As a student at fundamentalist Bob Jones University I can remember the preachers inveighing against what they called “the social gospel”. This was a watered down version of Christianity which avoided talk of sin and salvation, repentance and redemption. The cross and resurrection were studiously avoided to portray a compassionate Jesus who lived among the poor and whose chief ministry was healing the sick, preaching against the rich, criticizing the religious hypocrites. The “social gospellers” were all “liberals” who were forsaking the true message of the gospel in favor of soup kitchen Christianity. They were all for giving people bread, but not the bread of heaven. They were all for helping the poor have a better life, but not concerned about eternal life.
The problem with those who promote the social gospel is not that they feed the poor, are activists for justice and are work for healing and reconciliation, but that they put these things before the primary message of the gospel which is the old, old story of a fallen humanity in need of forgiveness and a loving God who sends his own Son into enemy territory to seek and to save that which was lost. Those who follow a social gospel reduce the life and work of Jesus Christ to that of an inspired healer–a social worker and a pacifist activist. Usually their activism and concern for the poor is linked with a political ideology, a desire to make the world a better place and the heresy of universalism i.e. “everybody will be saved by God’s mercy and love so we don’t have to preach repentance and salvation of souls or such a thing as heaven and hell.
The social gospel is a heresy, and like every heresy, it is not completely wrong. It is only half right. We are supposed to feed the hungry, house the homeless, heal the sick and work for justice and peace, but this is the fruit of our faith in Christ. It is the result of our redemption, not the primary point of our faith. The first objective is the salvation of our souls, and from this faith in Christ we are transformed into his likeness, and as we are transformed into his likeness we begin to do his work in the world. If we jump straight to the good works, then we are guilty of the old heresy of Pelagianism: trying to be good enough under our own steam.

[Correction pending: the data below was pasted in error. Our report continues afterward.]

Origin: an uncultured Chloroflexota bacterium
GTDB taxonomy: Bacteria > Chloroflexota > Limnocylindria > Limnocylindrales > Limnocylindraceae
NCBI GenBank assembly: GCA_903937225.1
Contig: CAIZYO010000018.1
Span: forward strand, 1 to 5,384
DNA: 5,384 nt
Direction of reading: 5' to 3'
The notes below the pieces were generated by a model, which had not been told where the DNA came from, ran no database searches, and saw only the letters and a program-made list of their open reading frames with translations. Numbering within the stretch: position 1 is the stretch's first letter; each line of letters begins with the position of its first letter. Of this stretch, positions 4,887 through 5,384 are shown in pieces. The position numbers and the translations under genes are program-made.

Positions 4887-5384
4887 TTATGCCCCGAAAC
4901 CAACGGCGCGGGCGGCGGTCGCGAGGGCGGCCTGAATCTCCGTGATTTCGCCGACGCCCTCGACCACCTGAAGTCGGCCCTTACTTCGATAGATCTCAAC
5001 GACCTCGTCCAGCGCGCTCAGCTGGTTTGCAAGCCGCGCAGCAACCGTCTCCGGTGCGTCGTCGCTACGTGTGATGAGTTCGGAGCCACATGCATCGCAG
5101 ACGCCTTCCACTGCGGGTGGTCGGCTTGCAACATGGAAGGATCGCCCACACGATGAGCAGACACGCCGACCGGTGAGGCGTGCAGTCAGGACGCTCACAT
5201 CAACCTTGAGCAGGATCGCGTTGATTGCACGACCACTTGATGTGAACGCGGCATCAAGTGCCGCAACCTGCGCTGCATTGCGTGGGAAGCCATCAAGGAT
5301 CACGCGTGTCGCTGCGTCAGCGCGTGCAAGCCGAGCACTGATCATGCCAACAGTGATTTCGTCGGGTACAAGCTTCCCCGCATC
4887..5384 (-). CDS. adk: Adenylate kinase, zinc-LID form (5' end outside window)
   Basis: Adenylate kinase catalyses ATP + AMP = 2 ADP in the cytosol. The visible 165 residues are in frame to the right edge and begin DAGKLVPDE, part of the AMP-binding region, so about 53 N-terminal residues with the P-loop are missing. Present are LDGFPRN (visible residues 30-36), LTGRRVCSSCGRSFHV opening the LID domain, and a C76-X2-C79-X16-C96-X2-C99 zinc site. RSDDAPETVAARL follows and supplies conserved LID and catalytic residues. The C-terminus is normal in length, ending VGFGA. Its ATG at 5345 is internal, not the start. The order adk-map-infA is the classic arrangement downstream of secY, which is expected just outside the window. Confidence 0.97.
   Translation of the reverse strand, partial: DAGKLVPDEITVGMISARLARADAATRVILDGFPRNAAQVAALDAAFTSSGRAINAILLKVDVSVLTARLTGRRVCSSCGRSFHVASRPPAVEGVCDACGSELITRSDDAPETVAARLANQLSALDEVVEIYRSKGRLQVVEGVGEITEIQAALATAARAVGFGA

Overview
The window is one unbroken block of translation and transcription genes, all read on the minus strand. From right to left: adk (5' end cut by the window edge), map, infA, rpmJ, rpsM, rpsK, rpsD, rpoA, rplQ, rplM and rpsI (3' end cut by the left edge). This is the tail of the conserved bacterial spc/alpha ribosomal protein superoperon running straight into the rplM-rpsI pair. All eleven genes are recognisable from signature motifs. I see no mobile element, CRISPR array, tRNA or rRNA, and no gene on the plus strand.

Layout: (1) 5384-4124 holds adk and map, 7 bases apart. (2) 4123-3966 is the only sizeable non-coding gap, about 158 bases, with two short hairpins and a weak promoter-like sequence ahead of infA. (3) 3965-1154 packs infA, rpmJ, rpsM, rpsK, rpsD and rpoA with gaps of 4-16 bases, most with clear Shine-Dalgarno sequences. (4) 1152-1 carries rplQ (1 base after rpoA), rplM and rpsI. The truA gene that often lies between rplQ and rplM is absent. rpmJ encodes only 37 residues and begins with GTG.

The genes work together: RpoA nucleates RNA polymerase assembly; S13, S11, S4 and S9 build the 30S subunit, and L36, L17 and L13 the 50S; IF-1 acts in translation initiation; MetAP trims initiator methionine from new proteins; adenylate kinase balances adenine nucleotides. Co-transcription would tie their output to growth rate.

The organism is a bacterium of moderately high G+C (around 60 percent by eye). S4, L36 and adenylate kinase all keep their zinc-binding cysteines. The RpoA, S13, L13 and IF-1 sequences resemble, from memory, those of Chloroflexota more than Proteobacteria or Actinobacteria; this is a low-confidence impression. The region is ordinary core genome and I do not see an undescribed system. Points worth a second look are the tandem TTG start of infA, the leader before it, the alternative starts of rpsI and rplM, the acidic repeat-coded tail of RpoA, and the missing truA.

The reason I say this is a problem for the new pope is not because I think he teaches the social gospel, but because it will be perceived and promoted that he does. I am convinced (despite the worries of some of my friends) that Pope Francis is God’s man for the church today. I’m convinced that he is fully orthodox, and that he will not compromise the Catholic faith at all, but instead will build up Christ’s church and be a wonderful global evangelist.
What concerns me is that the man and his message will be hi jacked Read More